Agriculture investment is the answer to sub-Saharan Africa in crisis
Greater investment in smallholder agriculture could offer a route out of the deepening poverty facing many African nations, a study by Imperial College London economists has concluded.
Reporting today in the journal Oxford Development Studies they outline five key policy themes that must be embraced by the international community if sub-Saharan Africa is to have any chance of meeting two of the United Nations Millennium Development Goals – halving both the number of people living on less than $1 a day and the number suffering from hunger.
With the World Bank already forecasting that these two objectives will not be met by the target year of 2015, the study argues economic recovery must focus on expansion and intensification of smallholder agriculture backed up by manufacturing exports.
The researchers challenge the current dominant policy thinking, which under emphasises the role of agriculture, arguing instead for a return to a more farm-centred approach supported by improved service to farmers such as research, marketing and improved access to credit.
Dr Andrew Dorward of the Department of Agricultural Sciences says:
“75 per cent of the poor in sub-Saharan Africa are located in rural areas.
While there are many factors that contribute to the high levels of poverty, such as bad governance or the spread of HIV, we cannot get away from the fundamental problem that agricultural growth in this region has stagnated for 30 years.
“Agricultural policies in sub-Saharan Africa have increasingly relied on the private sector to support and drive development, but havent addressed the many practical difficulties facing private investors and farmers. New policies and action are needed to help farmers access marketing, financial, technical and information services and to help make it profitable for businesses to provide these services. There are many difficult challenges in this, but this is how smallholder development has grown and driven growth elsewhere in the world, and we cannot sit on our hands while poverty in Africa continues to grow.”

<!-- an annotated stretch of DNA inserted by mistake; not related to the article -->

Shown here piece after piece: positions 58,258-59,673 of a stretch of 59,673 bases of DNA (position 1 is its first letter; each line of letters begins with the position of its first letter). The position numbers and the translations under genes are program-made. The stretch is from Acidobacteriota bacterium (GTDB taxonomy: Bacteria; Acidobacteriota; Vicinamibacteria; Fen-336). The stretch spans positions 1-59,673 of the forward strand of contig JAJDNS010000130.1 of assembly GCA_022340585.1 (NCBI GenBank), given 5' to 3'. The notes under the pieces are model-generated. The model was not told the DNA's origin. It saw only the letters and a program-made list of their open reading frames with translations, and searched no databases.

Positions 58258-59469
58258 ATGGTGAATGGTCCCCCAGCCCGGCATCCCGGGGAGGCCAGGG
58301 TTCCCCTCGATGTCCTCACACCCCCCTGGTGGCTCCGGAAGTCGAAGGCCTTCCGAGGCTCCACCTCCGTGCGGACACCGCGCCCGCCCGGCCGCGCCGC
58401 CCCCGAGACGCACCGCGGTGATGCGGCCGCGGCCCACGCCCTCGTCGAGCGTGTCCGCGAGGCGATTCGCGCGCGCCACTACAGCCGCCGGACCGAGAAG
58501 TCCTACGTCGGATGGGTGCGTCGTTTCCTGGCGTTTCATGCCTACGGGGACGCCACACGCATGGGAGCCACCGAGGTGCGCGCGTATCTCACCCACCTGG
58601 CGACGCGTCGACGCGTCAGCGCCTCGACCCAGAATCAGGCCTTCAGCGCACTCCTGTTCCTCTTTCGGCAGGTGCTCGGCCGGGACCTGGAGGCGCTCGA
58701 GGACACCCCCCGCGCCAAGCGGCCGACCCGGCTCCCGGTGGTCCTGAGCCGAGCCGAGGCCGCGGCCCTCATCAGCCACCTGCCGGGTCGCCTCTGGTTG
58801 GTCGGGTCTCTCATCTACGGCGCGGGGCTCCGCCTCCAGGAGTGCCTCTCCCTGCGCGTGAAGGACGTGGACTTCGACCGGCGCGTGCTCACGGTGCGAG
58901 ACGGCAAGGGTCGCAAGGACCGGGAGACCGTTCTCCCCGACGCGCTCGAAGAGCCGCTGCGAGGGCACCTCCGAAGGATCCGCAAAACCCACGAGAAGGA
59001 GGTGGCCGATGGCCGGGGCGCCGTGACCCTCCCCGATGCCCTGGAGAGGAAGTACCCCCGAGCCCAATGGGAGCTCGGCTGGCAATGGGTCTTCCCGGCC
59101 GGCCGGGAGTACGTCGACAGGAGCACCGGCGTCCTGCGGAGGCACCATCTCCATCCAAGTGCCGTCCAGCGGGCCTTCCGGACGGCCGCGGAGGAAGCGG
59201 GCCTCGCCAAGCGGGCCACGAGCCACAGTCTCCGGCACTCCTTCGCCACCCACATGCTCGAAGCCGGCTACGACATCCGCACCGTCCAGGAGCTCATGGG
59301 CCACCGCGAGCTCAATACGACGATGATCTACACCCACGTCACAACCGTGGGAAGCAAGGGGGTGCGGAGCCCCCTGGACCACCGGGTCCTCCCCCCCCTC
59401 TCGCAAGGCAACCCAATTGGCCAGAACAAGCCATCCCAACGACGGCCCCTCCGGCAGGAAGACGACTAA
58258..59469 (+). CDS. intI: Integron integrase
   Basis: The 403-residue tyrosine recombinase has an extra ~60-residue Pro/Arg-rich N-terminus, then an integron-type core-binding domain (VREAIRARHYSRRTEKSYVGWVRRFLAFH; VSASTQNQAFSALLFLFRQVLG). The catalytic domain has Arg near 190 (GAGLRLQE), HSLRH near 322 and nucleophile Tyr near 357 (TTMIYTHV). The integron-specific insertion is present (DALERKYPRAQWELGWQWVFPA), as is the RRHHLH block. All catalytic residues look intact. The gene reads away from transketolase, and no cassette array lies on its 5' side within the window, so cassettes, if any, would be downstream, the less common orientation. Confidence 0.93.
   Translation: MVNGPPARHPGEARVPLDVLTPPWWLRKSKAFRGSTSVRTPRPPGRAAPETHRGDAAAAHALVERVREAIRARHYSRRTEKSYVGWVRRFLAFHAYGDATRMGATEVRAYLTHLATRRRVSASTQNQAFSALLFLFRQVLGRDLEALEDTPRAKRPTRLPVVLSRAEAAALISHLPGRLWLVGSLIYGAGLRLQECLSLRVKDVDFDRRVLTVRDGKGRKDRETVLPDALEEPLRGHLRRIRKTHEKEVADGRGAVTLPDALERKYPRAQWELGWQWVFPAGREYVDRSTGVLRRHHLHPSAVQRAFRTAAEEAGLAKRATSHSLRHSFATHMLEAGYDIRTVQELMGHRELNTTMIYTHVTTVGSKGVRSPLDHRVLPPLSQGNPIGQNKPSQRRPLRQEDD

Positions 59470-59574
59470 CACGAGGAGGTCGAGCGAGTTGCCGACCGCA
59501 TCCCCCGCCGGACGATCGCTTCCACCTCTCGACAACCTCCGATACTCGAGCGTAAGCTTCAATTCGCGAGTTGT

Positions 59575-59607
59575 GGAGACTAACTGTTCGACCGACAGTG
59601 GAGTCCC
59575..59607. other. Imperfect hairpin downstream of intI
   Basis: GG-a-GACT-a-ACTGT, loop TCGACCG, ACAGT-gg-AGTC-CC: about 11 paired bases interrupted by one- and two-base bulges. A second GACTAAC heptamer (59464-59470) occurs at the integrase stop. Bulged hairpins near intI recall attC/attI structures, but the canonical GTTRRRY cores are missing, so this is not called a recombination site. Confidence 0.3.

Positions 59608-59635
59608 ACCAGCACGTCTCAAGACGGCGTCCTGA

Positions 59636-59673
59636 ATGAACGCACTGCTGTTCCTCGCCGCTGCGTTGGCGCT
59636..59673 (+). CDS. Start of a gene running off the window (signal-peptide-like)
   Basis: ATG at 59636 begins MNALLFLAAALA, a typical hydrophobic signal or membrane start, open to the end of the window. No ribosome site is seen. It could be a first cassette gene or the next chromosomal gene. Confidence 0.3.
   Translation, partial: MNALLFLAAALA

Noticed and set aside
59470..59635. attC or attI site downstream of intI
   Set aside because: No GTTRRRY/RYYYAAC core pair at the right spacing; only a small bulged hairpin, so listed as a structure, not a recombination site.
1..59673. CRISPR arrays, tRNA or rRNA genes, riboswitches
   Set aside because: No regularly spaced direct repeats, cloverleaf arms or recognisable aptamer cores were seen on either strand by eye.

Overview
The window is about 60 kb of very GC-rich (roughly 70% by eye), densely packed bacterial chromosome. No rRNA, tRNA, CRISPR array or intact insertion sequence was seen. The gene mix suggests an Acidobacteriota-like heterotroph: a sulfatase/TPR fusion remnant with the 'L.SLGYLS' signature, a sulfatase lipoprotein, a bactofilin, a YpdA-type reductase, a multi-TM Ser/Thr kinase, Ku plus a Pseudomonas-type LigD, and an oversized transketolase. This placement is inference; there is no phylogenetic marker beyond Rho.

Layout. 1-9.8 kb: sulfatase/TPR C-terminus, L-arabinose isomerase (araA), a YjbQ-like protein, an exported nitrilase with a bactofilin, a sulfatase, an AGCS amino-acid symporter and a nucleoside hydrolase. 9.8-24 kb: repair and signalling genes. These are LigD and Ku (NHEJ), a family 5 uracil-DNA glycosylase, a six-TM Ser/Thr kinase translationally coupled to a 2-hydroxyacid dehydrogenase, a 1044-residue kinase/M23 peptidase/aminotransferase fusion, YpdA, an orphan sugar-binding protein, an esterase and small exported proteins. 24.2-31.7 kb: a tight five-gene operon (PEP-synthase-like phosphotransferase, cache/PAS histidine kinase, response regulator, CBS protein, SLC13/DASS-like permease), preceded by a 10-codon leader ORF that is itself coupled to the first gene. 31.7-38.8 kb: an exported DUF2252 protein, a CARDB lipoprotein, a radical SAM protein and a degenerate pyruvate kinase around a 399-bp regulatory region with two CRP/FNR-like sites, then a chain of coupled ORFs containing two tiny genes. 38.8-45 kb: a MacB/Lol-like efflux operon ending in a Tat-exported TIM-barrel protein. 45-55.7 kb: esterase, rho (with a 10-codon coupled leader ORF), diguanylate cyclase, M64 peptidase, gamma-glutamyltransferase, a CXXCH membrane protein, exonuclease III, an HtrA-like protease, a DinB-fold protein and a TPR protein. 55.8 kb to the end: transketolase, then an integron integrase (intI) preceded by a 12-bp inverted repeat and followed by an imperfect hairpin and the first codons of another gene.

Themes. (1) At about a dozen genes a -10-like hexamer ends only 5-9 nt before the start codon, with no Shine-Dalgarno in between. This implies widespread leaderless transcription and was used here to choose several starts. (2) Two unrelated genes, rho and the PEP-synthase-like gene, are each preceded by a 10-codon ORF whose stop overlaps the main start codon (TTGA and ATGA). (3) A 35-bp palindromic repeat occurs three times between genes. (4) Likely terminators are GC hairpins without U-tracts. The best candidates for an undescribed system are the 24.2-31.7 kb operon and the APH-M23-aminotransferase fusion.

The researchers argue that it is possible to expand income opportunities and reduce income vulnerability by increasing the productivity of assets.
They consider the many challenges that face agricultural development such as water control, reversing soil deterioration and the effect of the free market on competitiveness, and suggest a commitment to five policy themes:
- Diversity – policies on agricultural development such as irrigation and rain-fed cereal intensification, root crop intensification or export cash crops must be tailor made to reflect the diversity in each country that has arisen from the differing colonial histories.
- Institutional development – investigate how alternative governance structures could provide the necessary coordination while being responsive to farmers interests, encourage operational efficiency and financial discipline. Preliminary ideas include tenders for regional franchise, with rewards to the operating company.
- Trade – studies are needed of policy regimes, which would maintain linkage to world markets, via competitive trading, but help stabilise prices.
- Research – technological and institutional innovations are needed for economic development with a balance between bottom up and pure applied research.
- Governance – interventions are needed to stimulate both political and economic development by drawing attention to the question of how accountable political institutions develop.
Economist and Research Fellow, Colin Poulton of the Department of Agricultural Sciences added:
“Many poverty reduction strategy papers recognise the importance of smallholder agriculture to the national economy, but there are few credible sector development or investment strategies to turn this into progress on the ground.
“A credible sector development strategy also requires that government agencies learn to work in partnership with NGOs, businesses and farmer organisations. In order for that to happen, mechanisms must be devised by which government agencies can be held accountable by these other stakeholders for their performance. Governance is a key theme in African development discourses at the moment and more attention needs to be paid to governance issues within the agricultural sector.”
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